Senate Republicans Again Block Voting Rights Bill, Prompting Calls for Filibuster Reform
WASHINGTON — Republicans impeded an attempt to bring a revised version of the voting rights bill named for the late Rep. John Lewis, D-Ga., on Wednesday, marking the second substantial voting bill blocked by the party in two weeks.
Majority Leader Chuck Schumer, D-N.Y., announced the intention to bring the bill up for business less than a day after Republicans in the Senate blocked debate on the Freedom to Vote Act, TWN previously reported.
Although her support was in vain, Democrats this time around had help from across the aisle in the form of Sen. Lisa Murkowski, R-Alaska., who voted in support of the bill.
With Vice President Kamala Harris presiding over part of the vote, the final tally was 50-49 on the motion to bring the bill up for debate. Because they lacked the 60 votes needed to move the legislation forward, Schumer voted no on the motion so that it could be brought up again for a vote under Senate rules.
“Once again, Senate Republicans have weaponized the filibuster against broadly popular legislation, this time a bill that would ensure all Americans have their right to vote protected,” House Majority Leader Steny Hoyer said in a written statement. “The John Lewis Voting Rights Advancement Act, named for my dear friend and a tireless champion for civil rights, would restore the full protections of the 1965 Voting Rights Act for which he marched, organized, and nearly lost his life in Selma.”
The bill’s failure to be brought up for debate has renewed calls by some lawmakers to either abolish or reform the filibuster. Filibustering as defined by the Congressional Research Service is the use of obstructive tactics to block a measure by preventing it from coming to a vote, and can be used to create legislative gridlock on nearly all issues brought before the Senate.
“Whatever we’ve got to do to pass voting rights—if that means an exemption to the filibuster—then let’s do it. This can’t wait,” Sen. Patty Murray, D-Wash., said in remarks from the Senate floor on Wednesday. “Passing strong federal voting rights protections into law will be the most important work this Congress does. We can’t let Senate procedure stop us from protecting the right to vote in this country. Let’s make sure our democracy stays a democracy and let’s pass the John Lewis Voting Rights Advancement Act—whatever it takes.”
More than 350 historians, scholars and political scientists joined together as signatories on a letter to members of the Senate in May calling for reforms to the Senate’s filibuster rules. In their letter, the academics contend that the framers of the United States Constitution soundly rejected supermajority requirements for common legislation and their vision for the Senate’s function has mostly been “inverted,” as its existence routinely leads to less deliberation and compromise than was once seen in the chamber.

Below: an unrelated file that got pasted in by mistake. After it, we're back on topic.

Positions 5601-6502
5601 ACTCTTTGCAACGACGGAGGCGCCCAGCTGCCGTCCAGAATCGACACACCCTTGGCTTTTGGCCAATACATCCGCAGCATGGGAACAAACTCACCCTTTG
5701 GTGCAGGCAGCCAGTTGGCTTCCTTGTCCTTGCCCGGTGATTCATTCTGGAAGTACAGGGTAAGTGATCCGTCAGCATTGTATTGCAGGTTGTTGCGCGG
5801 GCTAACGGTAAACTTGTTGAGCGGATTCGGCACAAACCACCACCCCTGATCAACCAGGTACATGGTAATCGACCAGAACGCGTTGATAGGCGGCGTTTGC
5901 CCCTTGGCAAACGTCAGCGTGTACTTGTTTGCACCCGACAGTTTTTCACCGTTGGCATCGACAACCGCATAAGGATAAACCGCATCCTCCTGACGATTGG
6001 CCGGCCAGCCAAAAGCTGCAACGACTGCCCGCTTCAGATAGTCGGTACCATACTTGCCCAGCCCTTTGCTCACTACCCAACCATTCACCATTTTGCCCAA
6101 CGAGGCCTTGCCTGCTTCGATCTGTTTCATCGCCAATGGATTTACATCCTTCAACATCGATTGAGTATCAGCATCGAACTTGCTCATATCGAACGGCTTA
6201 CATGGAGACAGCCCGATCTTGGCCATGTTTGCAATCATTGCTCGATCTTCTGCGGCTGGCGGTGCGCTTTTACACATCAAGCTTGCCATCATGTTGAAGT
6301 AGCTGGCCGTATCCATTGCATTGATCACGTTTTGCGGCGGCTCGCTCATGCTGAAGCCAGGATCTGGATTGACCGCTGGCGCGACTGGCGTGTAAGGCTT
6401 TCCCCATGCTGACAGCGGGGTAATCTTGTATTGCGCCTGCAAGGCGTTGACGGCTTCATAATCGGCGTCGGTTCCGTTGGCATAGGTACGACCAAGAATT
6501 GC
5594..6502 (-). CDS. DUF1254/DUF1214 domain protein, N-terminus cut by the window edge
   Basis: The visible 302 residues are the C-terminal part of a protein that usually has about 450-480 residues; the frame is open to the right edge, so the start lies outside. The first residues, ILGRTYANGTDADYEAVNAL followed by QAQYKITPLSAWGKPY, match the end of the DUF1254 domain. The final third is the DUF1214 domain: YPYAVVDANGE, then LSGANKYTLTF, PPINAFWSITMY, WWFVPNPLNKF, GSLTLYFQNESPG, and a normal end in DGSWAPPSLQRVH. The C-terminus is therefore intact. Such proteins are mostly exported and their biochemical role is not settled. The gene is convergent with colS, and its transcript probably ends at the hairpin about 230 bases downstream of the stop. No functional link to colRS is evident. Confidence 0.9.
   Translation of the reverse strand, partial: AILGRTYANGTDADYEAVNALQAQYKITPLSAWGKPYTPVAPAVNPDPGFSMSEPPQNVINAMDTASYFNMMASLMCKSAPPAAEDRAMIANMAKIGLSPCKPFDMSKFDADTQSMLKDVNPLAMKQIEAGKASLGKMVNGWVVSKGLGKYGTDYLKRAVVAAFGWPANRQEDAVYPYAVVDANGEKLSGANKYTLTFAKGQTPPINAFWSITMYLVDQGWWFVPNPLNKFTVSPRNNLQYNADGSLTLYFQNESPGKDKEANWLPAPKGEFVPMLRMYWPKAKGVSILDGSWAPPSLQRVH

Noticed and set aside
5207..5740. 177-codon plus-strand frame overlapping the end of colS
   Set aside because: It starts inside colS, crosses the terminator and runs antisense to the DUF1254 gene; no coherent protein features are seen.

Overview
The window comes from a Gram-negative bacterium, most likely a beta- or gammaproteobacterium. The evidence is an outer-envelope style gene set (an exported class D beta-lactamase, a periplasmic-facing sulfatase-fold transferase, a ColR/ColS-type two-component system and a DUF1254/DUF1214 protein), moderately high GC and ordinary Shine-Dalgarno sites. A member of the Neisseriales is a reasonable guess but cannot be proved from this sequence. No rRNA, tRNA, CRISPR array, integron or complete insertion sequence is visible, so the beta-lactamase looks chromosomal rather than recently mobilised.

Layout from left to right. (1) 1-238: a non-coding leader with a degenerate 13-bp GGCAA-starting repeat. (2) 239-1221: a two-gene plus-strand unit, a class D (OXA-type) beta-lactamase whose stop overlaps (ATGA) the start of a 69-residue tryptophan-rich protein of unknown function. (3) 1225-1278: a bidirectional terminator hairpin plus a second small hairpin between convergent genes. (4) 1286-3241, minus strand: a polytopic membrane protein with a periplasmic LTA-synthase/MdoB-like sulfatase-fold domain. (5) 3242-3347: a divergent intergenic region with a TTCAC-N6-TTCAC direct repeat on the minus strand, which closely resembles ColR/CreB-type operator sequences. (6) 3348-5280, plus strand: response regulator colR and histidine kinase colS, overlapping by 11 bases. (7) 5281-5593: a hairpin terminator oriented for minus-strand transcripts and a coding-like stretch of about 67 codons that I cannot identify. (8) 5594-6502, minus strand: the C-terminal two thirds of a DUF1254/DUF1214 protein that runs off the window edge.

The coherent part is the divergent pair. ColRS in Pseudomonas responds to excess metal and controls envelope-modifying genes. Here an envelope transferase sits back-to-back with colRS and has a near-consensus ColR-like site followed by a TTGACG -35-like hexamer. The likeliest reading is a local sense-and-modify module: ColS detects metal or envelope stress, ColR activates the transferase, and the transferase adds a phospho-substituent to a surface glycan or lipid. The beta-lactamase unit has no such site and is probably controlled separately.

Although the tactic as it is known today was not originally included in the Founding Fathers’ vision, its proponents maintain it’s a crucial tactic for preserving the power of the minority party in the upper chamber. Sen. Mitt Romney, R-Utah, penned a full-throated defense of the filibuster’s importance in The Washington Post on Sunday, contending it is necessary in preventing oppositional shifts in policy as soon as one party replaces the other as the majority.
As Romney points out in his op-ed, even then-Sen. Joe Biden spoke out in defense of the restraining maneuver in remarks delivered from the floor of the Senate in 2005. Biden passionately declared in his speech that the filibuster was not about obstruction “at its core,” but rather a vehicle for “compromise and moderation.”
“This has become an almost-weekly routine: My friends on the other side trying to give Washington unprecedented power over how Americans vote,” Sen. Mitch McConnell, R-Ky., said in scrutiny of the bill from the Senate floor on Wednesday. “We don’t have an NDAA or an appropriations process, but we always have time for these stunts.”
McConnell would go on to say, “There is nothing to suggest a sprawling federal takeover is necessary. Nationalizing our elections is just a multi-decade Democratic Party goal in constant search of a justification. Their rationales may change constantly, but their end goal never does.”
The legislation, entitled the John R. Lewis Voting Rights Advancement Act, was authored in response to provisions of the Voting Rights Act of 1965 becoming invalidated through the U.S. Supreme Court’s Shelby County v. Holder decision in 2013, TWN previously reported. The Supreme Court declared in its ruling that the provision requiring states with a history of voter discrimination to obtain preclearance with the Department of Justice before making changes to voting laws was outdated and thereby unconstitutional.
Similarly, the Supreme Court’s 6–3 ruling in Brnovich v. Democratic National Committee from July of this year weakened another section of the Voting Rights Act relating to the applicability of its general provision forbidding discrimination against minorities in state and local election laws. In Brnovich, the Supreme Court ruled that a pair of Arizona election policies—one barring out-of-precinct voting and the other barring ballot collection—did not have a racially discriminatory motive and therefore did not violate the Voting Rights Act.
“Just because Republicans will not join us doesn’t mean Democrats will stop fighting. This is too important. We will continue to fight for voting rights and find an alternative path forward, even if it means going it alone,” Schumer said in Senate floor remarks on Wednesday before hinting at the possibility of reforming the filibuster, adding that his party should “explore whatever paths we have to restore the Senate so it does what the framers intended—debate, deliberate, compromise and vote.”
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